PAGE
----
Ram also is lobbying for more affordable, accessible higher education, saying Vermont lags most other states in the number of high school graduates who go on to college.

She wants to reinvest in a Reach Up program that encourages post-secondary education, and she wants further emphasis on dual enrollment and early college programs that already are showing success in Vermont.

Taking a cue from U.S. Sen. Bernie Sanders' presidential campaign, she's also advocating no-cost higher education via tuition-free community college or associate's degree studies - though she did not say exactly how that might be funded.

“I don't see why there's any reason we can't [start] giving our Vermont kids two years of free college in the next few years,” Ram said.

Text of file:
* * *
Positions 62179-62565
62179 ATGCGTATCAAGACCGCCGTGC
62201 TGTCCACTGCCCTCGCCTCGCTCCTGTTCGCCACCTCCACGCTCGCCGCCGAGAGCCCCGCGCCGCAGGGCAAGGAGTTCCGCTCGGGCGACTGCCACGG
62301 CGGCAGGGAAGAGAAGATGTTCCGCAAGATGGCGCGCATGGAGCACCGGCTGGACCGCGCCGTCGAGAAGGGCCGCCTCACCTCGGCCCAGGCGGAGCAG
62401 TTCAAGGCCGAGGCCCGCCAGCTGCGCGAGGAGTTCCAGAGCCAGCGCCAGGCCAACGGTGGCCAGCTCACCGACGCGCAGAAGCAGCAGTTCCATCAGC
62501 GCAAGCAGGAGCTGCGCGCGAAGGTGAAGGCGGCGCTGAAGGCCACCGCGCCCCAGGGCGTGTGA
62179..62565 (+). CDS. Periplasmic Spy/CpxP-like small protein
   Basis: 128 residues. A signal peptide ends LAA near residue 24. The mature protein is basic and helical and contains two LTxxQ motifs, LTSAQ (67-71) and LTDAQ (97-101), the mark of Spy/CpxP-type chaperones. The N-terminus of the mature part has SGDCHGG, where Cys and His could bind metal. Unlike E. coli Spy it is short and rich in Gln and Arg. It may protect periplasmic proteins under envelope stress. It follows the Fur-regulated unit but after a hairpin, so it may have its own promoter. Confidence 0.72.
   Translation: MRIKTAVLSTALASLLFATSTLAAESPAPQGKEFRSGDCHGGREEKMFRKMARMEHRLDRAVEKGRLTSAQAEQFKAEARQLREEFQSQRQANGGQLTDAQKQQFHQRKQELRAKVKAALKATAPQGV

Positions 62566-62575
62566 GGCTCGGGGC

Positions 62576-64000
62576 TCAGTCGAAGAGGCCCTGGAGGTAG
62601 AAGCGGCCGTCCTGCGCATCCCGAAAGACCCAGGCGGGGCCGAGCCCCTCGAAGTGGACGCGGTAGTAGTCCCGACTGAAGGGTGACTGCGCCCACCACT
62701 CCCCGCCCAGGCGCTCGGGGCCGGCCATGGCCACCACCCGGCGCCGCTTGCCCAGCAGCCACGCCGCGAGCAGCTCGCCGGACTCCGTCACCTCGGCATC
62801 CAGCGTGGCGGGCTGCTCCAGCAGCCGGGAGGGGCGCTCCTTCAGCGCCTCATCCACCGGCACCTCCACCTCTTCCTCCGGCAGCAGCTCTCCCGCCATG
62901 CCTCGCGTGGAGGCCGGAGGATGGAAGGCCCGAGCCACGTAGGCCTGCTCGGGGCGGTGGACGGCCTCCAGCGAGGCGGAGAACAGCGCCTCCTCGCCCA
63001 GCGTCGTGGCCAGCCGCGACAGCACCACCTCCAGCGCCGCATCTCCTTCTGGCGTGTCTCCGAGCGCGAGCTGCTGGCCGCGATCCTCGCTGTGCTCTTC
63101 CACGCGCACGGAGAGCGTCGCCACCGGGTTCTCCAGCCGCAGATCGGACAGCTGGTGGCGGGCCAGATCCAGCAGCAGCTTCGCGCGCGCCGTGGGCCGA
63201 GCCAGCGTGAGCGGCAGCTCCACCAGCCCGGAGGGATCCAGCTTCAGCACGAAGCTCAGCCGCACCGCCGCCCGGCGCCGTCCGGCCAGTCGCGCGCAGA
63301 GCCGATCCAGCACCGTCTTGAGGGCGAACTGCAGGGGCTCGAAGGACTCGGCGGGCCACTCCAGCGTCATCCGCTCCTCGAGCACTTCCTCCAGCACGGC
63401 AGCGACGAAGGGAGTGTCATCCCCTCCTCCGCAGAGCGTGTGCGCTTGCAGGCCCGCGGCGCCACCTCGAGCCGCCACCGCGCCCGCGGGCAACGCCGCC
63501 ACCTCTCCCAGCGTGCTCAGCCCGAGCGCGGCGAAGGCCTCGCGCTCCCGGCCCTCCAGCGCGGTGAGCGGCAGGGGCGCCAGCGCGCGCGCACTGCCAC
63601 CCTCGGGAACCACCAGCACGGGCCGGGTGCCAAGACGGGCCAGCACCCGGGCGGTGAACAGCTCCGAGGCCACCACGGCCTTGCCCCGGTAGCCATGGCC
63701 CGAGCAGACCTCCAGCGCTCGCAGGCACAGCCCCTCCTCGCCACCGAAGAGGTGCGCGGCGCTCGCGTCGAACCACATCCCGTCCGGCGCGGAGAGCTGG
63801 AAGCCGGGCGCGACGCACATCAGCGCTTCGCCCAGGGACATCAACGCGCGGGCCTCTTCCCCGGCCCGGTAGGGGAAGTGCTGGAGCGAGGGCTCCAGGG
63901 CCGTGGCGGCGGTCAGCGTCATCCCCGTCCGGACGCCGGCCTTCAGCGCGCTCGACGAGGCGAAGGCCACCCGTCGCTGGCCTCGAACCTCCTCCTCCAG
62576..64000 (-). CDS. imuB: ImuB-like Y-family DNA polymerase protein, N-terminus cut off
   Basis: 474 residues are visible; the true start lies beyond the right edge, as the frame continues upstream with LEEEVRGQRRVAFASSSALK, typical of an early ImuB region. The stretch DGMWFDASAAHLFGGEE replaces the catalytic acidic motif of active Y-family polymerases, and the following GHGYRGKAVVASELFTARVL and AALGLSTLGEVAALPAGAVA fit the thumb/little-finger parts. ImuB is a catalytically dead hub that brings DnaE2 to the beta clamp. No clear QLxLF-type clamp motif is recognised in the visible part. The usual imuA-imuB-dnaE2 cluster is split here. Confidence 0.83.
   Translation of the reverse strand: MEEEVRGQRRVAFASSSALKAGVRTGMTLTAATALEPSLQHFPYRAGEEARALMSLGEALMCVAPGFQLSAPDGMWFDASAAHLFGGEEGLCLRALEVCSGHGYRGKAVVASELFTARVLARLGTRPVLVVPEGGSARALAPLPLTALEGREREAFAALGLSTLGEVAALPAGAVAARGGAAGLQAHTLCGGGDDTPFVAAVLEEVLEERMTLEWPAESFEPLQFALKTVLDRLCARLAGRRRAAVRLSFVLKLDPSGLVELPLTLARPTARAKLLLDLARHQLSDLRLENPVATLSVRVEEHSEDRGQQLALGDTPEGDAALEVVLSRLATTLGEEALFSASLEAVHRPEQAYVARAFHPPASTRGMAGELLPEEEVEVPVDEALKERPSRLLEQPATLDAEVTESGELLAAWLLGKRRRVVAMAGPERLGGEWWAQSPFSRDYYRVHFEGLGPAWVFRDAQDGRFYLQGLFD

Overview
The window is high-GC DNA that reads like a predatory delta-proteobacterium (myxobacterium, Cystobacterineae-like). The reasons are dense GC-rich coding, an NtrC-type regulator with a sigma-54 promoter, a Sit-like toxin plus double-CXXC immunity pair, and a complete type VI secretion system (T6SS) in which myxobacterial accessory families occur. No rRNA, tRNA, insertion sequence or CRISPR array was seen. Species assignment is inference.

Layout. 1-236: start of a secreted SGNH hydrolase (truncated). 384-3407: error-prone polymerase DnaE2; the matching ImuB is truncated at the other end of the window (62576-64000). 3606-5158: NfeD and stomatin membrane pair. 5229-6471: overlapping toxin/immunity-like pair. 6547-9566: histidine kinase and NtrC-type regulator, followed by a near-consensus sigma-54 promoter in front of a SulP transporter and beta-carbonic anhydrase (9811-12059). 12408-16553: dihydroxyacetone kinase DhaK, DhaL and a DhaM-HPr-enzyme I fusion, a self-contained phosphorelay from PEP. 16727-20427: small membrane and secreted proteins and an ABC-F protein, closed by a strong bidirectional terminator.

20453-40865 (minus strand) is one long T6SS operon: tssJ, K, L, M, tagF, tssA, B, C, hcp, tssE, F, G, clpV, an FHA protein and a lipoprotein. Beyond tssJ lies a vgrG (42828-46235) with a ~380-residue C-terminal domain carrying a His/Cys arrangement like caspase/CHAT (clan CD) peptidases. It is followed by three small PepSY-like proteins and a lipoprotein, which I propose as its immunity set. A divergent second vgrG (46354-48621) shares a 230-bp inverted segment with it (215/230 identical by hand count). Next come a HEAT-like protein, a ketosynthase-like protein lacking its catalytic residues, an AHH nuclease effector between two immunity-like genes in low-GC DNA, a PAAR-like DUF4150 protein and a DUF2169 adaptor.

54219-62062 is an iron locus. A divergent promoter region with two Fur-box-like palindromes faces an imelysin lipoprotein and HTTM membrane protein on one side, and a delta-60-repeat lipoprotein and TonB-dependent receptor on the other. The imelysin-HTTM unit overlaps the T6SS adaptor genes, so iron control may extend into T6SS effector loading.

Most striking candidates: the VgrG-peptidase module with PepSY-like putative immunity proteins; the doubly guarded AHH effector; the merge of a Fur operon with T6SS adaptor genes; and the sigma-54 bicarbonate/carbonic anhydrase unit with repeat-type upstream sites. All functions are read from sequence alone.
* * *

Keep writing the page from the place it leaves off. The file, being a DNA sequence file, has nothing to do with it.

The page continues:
Affordable homeownership is another priority for Ram, who said she has spearheaded efforts to expand assistance for first-time homebuyers during her tenure in the Legislature.

Ram, who decries a “cycle of low wages and high rent,” said she has heard often about affordability issues during the early days of her lieutenant governor campaign.

“Vermonters are being asked to pay a Vermont premium on their cost of living while they take a Vermont discount on their wages, and it's just really unsustainable,” Ram said.

The fourth priority Ram discussed Monday was broadband access, a sore spot for those who - despite the state's progress on this front over the past several years - still have no reliable, high-speed Internet service.